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Must Read: Arielle Charnas Is Starting a Lifestyle Brand, How Teens Are Using Fashion to Challenge the Traditional Gender Labels

Plus, VSCO girls are trending on TikTok and Instagram.
Photo: Lars Niki/Getty Images for Shopbop

Photo: Lars Niki/Getty Images for Shopbop

These are the stories making headlines in fashion on Thursday.

Arielle Charnas is starting a lifestyle brand, raised $10M
Billionaire Silas Chou, who was an early investor in Tommy Hilfiger and Michael Kors, is betting on Arielle Charnas next. Chou and his Vanterra Capital fund are participating in a $10 million funding round that values the Charnas brand at close to $45 million. The investment is one of the largest secured by an influencer to date, and indicates that Charnas wants to turn Something Navy into an independent business. In addition to securing the funds, Charnas has hired Matt Scanlan, co-founder and chief executive of Naadam, to help run her lifestyle brand. She will also end her licensing deal with Nordstrom later this year. {Business of Fashion

How teens are using fashion to challenge traditional gender labels
More teens are identifying with nontraditional gender labels, and they're relying on clothes, makeup and hair to push beyond a binary perspective. In a new piece for The New York Times, Hayley Krischer gathers insight from the Bat Mitzvah-age kids themselves on how they're using fashion as a method of empowerment and as a form of genderless expression. {The New York Times

VSCO girls are trending on TikTok and Instagram 
The term "VSCO girls" refers to a pack of scrunchie-sporting, Puka-shell-necklace-wearing teens who want to look like IRL versions of the photo editing app's sun-drenched filters. It's a beachy aesthetic that relies heavily on crop tops from Brandy Melville and Fjällräven Kånken backpacks, and it's taken over Gen Z-dominated corners of the internet such as TikTok and Instagram. {NBC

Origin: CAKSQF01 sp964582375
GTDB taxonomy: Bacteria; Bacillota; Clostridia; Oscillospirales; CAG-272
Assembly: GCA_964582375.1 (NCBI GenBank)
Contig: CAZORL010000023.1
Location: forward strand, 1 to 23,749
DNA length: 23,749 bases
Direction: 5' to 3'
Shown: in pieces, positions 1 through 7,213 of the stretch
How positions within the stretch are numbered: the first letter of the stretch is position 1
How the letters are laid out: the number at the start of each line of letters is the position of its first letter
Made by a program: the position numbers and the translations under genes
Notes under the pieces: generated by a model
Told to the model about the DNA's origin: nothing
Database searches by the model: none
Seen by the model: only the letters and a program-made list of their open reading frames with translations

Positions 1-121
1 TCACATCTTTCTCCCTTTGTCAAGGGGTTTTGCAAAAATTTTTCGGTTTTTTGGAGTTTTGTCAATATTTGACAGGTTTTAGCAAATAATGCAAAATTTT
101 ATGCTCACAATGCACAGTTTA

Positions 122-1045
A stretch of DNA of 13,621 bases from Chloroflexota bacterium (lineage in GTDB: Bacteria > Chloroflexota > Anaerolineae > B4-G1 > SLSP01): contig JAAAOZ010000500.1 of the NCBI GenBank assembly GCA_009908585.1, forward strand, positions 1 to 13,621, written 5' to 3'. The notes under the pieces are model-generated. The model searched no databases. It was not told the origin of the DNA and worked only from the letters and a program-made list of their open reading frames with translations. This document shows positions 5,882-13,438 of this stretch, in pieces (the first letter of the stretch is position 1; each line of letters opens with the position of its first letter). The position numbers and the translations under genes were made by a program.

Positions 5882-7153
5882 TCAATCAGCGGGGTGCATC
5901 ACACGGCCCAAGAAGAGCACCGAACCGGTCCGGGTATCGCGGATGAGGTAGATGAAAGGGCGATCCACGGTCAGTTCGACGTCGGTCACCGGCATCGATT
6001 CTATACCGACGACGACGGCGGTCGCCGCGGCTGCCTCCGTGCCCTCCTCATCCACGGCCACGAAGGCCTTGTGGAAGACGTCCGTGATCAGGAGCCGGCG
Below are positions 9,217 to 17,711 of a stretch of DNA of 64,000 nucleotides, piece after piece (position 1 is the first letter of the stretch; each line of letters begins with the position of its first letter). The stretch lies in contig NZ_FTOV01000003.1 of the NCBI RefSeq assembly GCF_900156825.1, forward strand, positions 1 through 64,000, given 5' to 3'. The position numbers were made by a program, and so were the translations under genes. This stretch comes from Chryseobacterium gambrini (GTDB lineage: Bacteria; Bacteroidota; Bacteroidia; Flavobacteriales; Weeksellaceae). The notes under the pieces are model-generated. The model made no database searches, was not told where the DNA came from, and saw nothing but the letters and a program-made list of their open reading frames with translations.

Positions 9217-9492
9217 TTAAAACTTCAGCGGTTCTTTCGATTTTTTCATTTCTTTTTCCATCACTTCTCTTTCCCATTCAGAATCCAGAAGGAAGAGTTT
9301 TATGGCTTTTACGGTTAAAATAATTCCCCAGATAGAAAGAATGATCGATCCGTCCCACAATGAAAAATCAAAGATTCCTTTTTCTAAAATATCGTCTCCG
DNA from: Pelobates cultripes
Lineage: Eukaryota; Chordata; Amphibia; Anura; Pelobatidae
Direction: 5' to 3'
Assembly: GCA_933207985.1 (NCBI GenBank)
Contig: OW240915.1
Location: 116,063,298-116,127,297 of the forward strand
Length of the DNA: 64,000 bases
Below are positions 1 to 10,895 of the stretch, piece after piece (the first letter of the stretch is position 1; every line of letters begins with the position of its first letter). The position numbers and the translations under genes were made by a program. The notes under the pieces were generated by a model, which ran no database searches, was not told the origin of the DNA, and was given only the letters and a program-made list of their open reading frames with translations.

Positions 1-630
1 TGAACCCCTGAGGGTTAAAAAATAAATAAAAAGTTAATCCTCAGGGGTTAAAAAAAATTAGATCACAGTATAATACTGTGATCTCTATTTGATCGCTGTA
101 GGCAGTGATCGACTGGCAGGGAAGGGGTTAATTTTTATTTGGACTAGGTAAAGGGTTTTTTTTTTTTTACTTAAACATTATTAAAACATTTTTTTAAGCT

Uline faces boycotts over its owners' association with Donald Trump 
Uline, one of the beauty industry's main shipping supplies vendors, is becoming the SoulCycle of the beauty world as brands decide to cut ties with the company in light of the funding its founders, Elizabeth and Richard Uihlein, provide President Donald Trump and conservative causes. According to Beauty Independent, the Uihleins are the second-biggest donors in the 2020 election cycle so far, pouring nearly $7 million into the coffers of Republican groups and candidates, including $1 million to back pro-Trump organization America First Action. {Beauty Independent

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DTC brands are disrupting the U.S. bridalwear market  
The $2.4 billion bridal store market is shrinking as millennials forgo marriage, and as traditional bridal retailers fail to meet the demands of brides in 2019. Meanwhile, several new direct-to-consumer bridal brands have cropped up that offer inclusive sizing and samples, as well as affordable customization options. {Vogue Business

Financial Times acquires minority stake in Business of Fashion
Business of Fashion has sold a minority stake to the Financial Times, as a part of a new Series B investment round. In an official press statement, Imran Amed, BoF Editor-in-Chief and CEO, said this investment and collaborative partnership will enable the media company to learn from the FT's expertise and to find creative ways to work together in fulfilling BoF's mission of bringing together the world's largest community of fashion professionals." He also said it would allow BoF to dedicate more resources to its membership business. {Fashionista inbox} 

Why the dark side of '60s counterculture is trending 
Fashion has recently revived its obsession with cult and commune culture. It has something to do with recently released films, like "Charlie Says" and a "Once Upon a Time … in Hollywood," which both portray members of the Manson clan outfitted in ribbon-and-lace-trimmed mini-dresses and crocheted tops paired with frayed cutoffs as they engage in some very dark rituals. "The counterculture's unlikely fusion of darkness and glamour was fascinating in the '60s. And it's fascinating now," writes Ruth La Ferla for The New York Times. {The New York Times

Woodstock was the last time festival fashion had a political spirit
"In his blue bell bottoms, belly-baring poncho top with blue beaded fringe, and red headband, Hendrix's Woodstock outfits is one of the most iconic in rock history, the paragon of a style that mixed multiple cultural references, sexy gender fluidity and self-expression above all else," writes Rachel Tashjian for GQ. But it was also extremely significant, because it was one of the first moments at which clothing was intrinsic to the politics and social concerns of its wearers. {GQ

Wild One launched a starter kit for dog owners
Wild One, a one-stop-shop for stylish pet essentials, launched a starter kit for dog owners. The monochromatic tan kit contains a leash, a collar, a poo bag carrier, two bowls, a bed, treats and toys. You can purchase one for $350 here. {Fashionista inbbox} 

Photo: Courtesy of Wild One 

Photo: Courtesy of Wild One 

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